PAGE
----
The will to stay true to its roots is obvious and never more than in the hit series, The Royle family who, again, saw him join Aherne.
"We were all working-class people, so we drew a lot, convinced that it was incumbent upon us to write these kinds of stories. For starters, the TV bosses could not understand what the characters were and did not stop saying "But they do not like". And I did not stop saying, "No, they like it, but it's not Dallasthey are from the north, so they are not going to say it. " Glasses box is The Royle family but in another format, Henry murmured.
So, perhaps it is not surprising that the news he receives from BAFTA for Television Services in 2017 is generating a generally underrated response.
My first thought was, "Who pays for all this?" The letter [from BAFTA] said I can have 150 guests for a dinner, so I hope they're not going to charge me! It was a wonderful surprise and a wonderful evening, as I was able to invite people I had worked with over the last 20 years, both behind the scenes and in front of the cameras, to become a family. & # 39;
These days, and having "retired" three years ago, he still enjoys watching comedies on the screen. "Alan has made his entry into the mainstream," he observes with irony Partridge's latest show recently presented on BBC One.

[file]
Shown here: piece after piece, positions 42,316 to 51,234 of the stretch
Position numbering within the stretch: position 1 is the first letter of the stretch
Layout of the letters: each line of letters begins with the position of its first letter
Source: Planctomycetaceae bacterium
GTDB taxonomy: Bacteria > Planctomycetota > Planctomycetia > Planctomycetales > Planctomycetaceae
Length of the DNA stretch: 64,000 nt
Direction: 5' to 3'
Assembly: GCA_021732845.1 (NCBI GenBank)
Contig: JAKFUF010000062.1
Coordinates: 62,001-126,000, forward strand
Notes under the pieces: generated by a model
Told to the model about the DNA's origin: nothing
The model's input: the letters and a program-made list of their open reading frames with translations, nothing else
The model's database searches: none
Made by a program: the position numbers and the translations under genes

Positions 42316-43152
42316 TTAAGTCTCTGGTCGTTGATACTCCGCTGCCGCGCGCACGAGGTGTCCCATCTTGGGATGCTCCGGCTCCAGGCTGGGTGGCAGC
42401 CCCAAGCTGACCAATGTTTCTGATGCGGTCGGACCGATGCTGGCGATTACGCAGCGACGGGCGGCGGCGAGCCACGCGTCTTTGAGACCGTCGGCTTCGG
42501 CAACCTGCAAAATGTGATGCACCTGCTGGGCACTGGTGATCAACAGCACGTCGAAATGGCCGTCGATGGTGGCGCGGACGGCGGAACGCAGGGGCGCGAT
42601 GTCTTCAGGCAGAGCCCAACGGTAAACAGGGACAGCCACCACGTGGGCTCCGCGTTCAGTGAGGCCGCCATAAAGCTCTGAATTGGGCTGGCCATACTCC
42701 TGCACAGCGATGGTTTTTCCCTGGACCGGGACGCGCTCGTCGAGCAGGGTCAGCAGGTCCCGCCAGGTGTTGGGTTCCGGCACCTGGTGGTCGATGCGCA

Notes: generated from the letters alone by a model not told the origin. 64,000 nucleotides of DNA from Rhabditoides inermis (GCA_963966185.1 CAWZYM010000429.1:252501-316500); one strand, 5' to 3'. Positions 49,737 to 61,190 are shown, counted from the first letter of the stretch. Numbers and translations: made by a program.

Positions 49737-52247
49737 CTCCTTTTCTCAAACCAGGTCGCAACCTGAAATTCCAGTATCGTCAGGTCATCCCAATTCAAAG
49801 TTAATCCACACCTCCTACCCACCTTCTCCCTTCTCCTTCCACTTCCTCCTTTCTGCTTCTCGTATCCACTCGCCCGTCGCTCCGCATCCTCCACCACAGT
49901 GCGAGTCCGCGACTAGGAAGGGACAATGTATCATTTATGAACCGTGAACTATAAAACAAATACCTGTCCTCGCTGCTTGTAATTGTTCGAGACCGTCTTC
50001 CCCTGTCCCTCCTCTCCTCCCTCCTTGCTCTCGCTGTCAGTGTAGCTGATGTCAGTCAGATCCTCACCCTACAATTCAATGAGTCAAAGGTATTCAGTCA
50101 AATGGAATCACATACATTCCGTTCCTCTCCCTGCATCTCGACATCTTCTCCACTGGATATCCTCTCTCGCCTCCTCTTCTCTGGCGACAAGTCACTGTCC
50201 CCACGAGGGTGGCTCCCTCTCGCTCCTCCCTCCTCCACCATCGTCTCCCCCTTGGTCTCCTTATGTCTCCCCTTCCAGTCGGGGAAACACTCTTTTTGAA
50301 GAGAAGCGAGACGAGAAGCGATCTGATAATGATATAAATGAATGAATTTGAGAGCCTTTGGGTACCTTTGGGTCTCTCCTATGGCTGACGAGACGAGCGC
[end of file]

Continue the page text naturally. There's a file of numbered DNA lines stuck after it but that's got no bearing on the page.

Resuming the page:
Meanwhile, in a "normal week", things went on in a loop. Most of the time, he spends days writing poetry in the top floor office of the Brighton House, shared with his wife, screenwriter Angela Pell, and their son Johnny. And, apparently, he would not prefer anything else.
"My heart is and has always been in poetry. When you're doing a TV show or a movie, it's a very big collaboration and you're trying to get an authentic view of the world, you're trained in this way. The great thing with poetry is that it's just that you communicate with the world. & # 39;
To date, this creative production has resulted in five collections of poetry and 30-minute performances on BBC Radio 4.
"My early writing and so far has tapped into my life. I think what is good in your life is that you are the expert. I'm doing a program called A normal universe – it's a beautiful big subject – as it was A natural nature. This has given me the excuse to investigate and write about topics that interest me and their impact on my daily life.
"Like Spike Milligan, I want to have that mix of comedy and something more substantial. You can do it on the radio because people listen and hear everything.
He is very excited to present a live version of the latest show in Ashbourne this summer and to make personal contacts with his audience.
So, is there any advice for the future poets of the show? "For starters, it's very difficult to make a living," says Henry. "Even John Cooper Clarke and Roger McGough do a lot of different things. The fun and adventure are glorious. In comedy, one can become rich very young, but poetry is more an act of love.
"For years, my father has said," Do not give up your real work. "Http://www.derbyshirelife.co.uk/"
A normal universe will be held at Ashbourne Town Hall on Thursday, July 4 at 7:30 pm, and you can join Henry Normal for an evening of poetry at the Derby Book Festival on Saturday, June 8 at QUAD in Derby.